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Rec Room: Angela Chen: Frontal Cortex

September 26, 2010

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By **Angela Chen**

When thirty-three Chilean miners became trapped underground in early August, the media reported ceaselessly about their families, their mental states, and the fact that they’ve recently been approved to get cigarettes. But during this same time, fourteen million people have been affected by the ongoing floods in Pakistan, and there’s nary a peep about them.

Why? The answer, explains Jonah Lehrer’s Frontal Cortex blog, is due to something called the “identifiable victim.” In other words, the more people affected by a disaster, the less we can find one “story” to identify with, and the less we’re moved. It’s easier to grasp the plight of thirty-three miserable people in one cave than that of fourteen million miserable people scattered around a ruined country.

Frontal Cortex is, in my opinion, the best and most relevant science blog. Instead of discussing quarks and neurons, it uses case studies to analyze the intersection of science and modern society and answers the kinds of questions that people often think about in passing. For example, the most recent post discusses whether one’s flighty, easily distracted friend is just “creative” (possibly).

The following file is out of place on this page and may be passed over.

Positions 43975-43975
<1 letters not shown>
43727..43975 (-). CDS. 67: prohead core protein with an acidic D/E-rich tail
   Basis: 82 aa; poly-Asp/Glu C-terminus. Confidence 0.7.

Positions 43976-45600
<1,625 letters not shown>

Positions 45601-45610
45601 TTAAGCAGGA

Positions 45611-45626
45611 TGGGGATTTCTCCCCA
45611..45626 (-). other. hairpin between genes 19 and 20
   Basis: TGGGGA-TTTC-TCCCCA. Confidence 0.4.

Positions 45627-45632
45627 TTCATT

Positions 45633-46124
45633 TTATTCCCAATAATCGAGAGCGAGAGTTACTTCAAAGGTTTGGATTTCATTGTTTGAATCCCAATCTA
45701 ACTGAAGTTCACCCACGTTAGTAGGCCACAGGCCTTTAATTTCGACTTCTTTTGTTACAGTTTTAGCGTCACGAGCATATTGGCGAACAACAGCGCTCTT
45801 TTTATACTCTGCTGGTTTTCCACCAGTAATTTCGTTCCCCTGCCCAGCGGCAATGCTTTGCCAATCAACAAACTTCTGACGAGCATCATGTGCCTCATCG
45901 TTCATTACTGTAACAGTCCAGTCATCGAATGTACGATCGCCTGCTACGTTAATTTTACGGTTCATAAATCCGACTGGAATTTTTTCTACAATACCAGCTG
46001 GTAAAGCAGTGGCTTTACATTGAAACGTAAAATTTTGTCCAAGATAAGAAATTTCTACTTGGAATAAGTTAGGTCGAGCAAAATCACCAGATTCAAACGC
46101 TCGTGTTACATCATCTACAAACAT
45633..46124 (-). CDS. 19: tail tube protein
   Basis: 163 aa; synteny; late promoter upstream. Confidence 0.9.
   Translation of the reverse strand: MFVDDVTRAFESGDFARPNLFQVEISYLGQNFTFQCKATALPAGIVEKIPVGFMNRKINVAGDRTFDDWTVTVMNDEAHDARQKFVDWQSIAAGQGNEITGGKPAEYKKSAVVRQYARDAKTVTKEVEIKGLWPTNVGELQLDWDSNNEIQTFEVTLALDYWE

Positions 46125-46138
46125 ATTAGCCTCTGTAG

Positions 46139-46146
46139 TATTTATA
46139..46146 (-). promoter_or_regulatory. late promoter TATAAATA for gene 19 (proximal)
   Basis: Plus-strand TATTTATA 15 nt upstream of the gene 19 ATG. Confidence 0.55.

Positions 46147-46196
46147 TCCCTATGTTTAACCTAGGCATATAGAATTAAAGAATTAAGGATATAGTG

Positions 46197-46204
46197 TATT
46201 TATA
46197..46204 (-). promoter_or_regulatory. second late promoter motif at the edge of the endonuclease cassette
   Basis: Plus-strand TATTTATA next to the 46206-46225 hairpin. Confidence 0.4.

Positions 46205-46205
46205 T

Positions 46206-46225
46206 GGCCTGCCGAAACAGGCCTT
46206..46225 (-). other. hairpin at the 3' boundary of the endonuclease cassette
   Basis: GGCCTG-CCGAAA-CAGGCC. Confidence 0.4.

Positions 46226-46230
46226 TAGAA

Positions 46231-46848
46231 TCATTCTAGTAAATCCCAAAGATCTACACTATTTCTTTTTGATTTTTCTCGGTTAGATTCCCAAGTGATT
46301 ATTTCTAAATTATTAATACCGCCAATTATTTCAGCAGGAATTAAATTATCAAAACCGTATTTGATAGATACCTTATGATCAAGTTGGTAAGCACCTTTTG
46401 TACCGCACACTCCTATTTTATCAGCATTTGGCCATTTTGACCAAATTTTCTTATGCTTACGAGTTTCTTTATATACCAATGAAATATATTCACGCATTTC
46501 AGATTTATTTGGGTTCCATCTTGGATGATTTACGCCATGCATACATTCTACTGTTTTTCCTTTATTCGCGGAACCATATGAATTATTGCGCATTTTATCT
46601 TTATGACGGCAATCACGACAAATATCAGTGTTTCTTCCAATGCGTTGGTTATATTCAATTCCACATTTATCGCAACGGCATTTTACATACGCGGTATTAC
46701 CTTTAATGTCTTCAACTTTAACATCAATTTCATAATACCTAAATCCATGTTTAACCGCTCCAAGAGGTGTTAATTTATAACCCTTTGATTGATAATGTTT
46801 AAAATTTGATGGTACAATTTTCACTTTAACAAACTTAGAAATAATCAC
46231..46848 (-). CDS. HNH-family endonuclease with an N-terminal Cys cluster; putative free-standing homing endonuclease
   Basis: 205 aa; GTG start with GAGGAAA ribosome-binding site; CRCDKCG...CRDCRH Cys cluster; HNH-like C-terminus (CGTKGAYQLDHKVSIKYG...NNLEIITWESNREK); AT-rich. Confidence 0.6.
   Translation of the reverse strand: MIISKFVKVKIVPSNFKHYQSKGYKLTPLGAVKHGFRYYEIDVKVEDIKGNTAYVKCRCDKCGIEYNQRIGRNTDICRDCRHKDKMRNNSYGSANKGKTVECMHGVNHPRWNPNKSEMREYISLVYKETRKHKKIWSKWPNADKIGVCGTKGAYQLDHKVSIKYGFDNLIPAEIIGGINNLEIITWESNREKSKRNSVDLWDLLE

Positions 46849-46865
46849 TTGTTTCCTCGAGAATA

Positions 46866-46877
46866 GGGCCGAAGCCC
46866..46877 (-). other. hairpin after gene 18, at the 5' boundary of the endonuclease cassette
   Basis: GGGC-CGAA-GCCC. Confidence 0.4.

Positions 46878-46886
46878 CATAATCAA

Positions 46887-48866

Other posts examine the case of the Hewlett Packard CEO scandal and why power corrupts, as well as why the real estate market is so bad, how small towns breed superstars like Tiger Woods, and even why the Russians—despite being the masterminds behind such melancholy tomes as Crime and Punishment—brood constantly but aren’t depressed.

If you want to know why people make the choices they do, the advantages of nature and why conspiracy theorists continue to believe in kooky ideas, Lehrer’s your man. As a blog, it has sharp writing, good topics, and is just plain interesting. Maybe claiming that it’s “turned me to the sciences” is exaggerating a bit, since it’s not about the hard sciences and physics and all. Still, it explains the genesis of all science, politics, civilization and thought: how the mind works, and why we do what we do.

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Angela Chen is an editorial intern at Guernica.

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